"Sunday Bloody Sunday" led right into "New Year's Day," also from 1983's War. They've done this song more than 700 times, but this was the first time Bono has ever sang "And so we're told this is the golden age/And gold is the reason for the wars we age" from the final verse. It was the first sign that this show was about presenting the songs as they appeared on the albums, minus the extended codas, false endings, snippets of cover songs and mini-speeches that have seeped in over the decades. It was also the first indication that the show (at least until the encores) was going to present their music in strict chronological order.
Friday, May 12, 2017
Alice Cooper will release his 27th studio album, "Paranormal", in July. The follow-up to 2011's "Welcome 2 My Nightmare" will feature guest appearances by ZZ TOP's Billy Gibbons, three members of the original ALICE COOPER band and U2 drummer Larry Mullen Jr.
During an appearance on last Friday's (May 5) episode of the SiriusXM radio show "Trunk Nation", Cooper said producer Bob Ezrin was responsible for getting Mullen Jr. involved in the sessions.
"Bob Ezrin and I sat there, and Bob says, 'What do you think about Larry Mullen on drums?' And I went, 'That's a great idea. It'll change things up so much on just the basic tracks.'"
Cooper also talked about the U2 drummer's somewhat unusual approach to recording. Alice recalled: "Larry [said], 'I wanna see the lyrics.' I said, 'Really?' He [said], 'Yeah, I play to the lyrics. I don't play to the bass.' And I said, 'That is so cool — just the idea that you're interpreting the lyrics on the drums.' So that totally makes the album another album."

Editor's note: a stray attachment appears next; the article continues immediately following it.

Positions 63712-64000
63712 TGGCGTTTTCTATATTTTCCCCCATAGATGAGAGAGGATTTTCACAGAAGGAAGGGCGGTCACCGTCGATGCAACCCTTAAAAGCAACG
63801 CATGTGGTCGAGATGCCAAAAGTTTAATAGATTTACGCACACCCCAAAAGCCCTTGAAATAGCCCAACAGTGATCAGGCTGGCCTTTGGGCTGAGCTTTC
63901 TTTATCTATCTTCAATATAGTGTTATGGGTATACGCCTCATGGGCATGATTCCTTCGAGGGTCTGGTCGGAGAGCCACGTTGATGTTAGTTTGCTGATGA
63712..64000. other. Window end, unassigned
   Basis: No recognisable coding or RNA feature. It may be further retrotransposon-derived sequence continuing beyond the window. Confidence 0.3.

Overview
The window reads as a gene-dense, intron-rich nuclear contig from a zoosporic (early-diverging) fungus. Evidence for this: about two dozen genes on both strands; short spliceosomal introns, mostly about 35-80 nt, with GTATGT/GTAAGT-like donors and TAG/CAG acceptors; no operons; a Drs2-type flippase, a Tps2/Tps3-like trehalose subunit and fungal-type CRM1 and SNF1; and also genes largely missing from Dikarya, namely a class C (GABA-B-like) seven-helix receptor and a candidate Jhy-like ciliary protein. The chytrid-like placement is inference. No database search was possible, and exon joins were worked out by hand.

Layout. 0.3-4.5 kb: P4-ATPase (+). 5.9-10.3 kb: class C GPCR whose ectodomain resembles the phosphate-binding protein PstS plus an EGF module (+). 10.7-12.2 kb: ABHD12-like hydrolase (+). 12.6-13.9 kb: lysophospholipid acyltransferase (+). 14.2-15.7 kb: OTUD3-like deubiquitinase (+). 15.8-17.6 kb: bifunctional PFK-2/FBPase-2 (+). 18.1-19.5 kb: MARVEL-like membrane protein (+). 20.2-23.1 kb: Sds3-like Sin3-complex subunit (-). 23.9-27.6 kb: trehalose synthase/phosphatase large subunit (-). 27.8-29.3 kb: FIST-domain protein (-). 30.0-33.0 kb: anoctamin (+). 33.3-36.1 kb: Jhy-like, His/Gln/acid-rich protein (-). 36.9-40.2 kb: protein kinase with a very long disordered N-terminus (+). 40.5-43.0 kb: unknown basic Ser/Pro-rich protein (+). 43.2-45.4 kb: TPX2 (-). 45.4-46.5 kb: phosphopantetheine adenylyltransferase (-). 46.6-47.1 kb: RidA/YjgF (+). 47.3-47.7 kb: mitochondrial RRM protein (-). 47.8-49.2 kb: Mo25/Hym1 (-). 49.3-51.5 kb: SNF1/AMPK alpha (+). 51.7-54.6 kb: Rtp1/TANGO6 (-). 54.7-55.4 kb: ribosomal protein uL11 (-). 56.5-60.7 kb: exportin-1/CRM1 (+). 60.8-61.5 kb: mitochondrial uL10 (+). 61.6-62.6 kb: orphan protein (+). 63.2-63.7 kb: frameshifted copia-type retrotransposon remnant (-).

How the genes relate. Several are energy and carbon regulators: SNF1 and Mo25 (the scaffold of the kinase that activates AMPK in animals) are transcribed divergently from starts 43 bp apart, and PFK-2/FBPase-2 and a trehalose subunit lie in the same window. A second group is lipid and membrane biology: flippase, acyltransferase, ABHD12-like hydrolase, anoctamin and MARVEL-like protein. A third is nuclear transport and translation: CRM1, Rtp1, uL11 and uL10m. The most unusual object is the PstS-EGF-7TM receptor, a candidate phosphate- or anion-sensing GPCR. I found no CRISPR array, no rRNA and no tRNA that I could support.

Cooper added that he doesn't have unrealistic expectations for his new album, explaining that he is making records for his longtime fans, full aware that the days of multi-platinum LPs and million-dollar profits are long gone. "Those days are over," he said. "The golden age is over. I have a world of fans out there, all over the world, and it took forty-five years to build that fanbase. So when I make records now, I make 'em for those people. I'm not trying to break a new audience. I am playing an album for an audience that's already there, and I think AEROSMITH is too, and I think anybody that's established is making records for their fanbase."
Thursday, May 11, 2017
Wednesday, May 10, 2017
From May 5th to May 31st the African Well Fund invites U2 fans and others who are inspired by Bono’s tireless activism on behalf of Africa to donate to the 15th Annual Build a Well for Bono’s Birthday fundraiser in honor of Bono’s 57th birthday.
The 14 previous campaigns have raised over $255,000 in Bono’s honor to fund the construction of clean water and sanitation projects implemented by AWF partner Africare that are benefiting more than 73,000 people in Angola, Benin, Burkina Faso, Liberia, Mali, Uganda and Zimbabwe.
This year we hope to raise $15,000 to celebrate 15 years of fundraising. Can you help get us there?